Enterprise search remains one of the great unfulfilled promises of information technology. Vendors have claimed for nearly 30 years that their products will locate and retrieve the information you need, when you need it regardless of where it is located and whatever form it takes. Despite these assurances, fewer than 1 in 5 professionals even attempt to use the search capabilities of their corporate intranet. They know it would be a waste of time. Those optimistic few who do search enterprise resources actually find what they need less than half the time.
Despite its dismal track record, most organizations still recognize the value of effective search. A recent survey of 400 large organizations in America and Europe found that more than 70% considered enterprise search “vital” or “essential” to their business. The role of search has moved far beyond simply locating the right document. Discovery and compliance demands are pushing search into new areas and eclipsing simple information retrieval in importance. At the same time, the ever increasing scope and diversity of information sources makes those requirements ever more difficult to support.
These competing and conflicting influences lead to a no win situation for the IT department in general and the search engineer in particular. The importance of timely access to accurate information, especially in legal and competitive scenarios, raises the visibility of search applications and the people responsible for their performance. At the same time, the poor reputation of enterprise search makes decision makers reluctant to invest in either the platform itself or the processes necessary to support that platform. As a result, IT departments are overtasked and under resourced when it comes to making search viable. This leads to a vicious cycle in which demands increase, resources dwindle and the potential of search is dismissed.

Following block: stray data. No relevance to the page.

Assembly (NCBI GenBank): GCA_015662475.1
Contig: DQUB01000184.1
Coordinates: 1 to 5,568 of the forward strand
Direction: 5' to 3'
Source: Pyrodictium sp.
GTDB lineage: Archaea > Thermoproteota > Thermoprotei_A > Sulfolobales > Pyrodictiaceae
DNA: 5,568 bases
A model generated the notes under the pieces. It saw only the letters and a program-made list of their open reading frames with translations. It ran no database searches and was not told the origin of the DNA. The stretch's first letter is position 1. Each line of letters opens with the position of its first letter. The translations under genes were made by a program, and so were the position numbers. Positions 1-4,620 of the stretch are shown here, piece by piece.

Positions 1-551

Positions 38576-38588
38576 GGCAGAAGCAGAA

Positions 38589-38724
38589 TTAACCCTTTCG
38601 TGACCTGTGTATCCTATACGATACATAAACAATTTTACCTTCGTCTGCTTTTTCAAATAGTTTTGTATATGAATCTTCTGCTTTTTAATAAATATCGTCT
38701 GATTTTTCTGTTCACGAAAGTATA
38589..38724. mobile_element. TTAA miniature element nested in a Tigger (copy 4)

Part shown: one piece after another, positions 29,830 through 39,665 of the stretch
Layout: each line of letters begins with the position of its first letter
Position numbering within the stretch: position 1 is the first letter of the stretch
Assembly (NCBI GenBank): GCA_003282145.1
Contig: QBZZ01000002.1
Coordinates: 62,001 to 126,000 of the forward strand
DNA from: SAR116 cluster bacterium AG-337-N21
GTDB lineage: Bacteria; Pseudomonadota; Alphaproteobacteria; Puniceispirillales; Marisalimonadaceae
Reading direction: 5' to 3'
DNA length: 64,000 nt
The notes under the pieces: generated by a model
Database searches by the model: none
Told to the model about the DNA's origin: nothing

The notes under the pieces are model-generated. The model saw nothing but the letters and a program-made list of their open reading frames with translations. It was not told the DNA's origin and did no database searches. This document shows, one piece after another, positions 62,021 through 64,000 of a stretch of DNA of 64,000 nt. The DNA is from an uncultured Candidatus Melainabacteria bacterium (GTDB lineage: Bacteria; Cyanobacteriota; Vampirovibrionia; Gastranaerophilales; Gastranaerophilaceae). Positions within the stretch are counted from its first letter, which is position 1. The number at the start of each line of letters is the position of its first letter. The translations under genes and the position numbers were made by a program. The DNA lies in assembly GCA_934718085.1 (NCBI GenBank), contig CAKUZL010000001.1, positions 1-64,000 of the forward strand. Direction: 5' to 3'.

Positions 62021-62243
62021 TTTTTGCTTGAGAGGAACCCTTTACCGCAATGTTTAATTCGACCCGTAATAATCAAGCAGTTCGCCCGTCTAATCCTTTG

Search is a mature and well-understood technology. Best practices, developed by a large community of experienced practitioners, exist to inform all aspects of the search process. Information retrieval remains an active research area in both industry and academia. Mega-platform vendors like Microsoft, IBM, Oracle and HP are investing heavily in search capabilities. As new techniques are developed and established approaches perfected, innovations continuously flow from the lab into the field.
In light of the robust state of search technology and products, it can be difficult to understand why so few organizations are successful when implementing search. In most cases, poor search performance is caused by three fundamental issues: simplistic search strategy, neglecting search engine internals, and ignoring the ecosystem. Over the course of the next few weeks, I’ll take a look at each of these areas and suggest a few strategies to address them. I hope you will share your experiences and tactics as well in the comments section.
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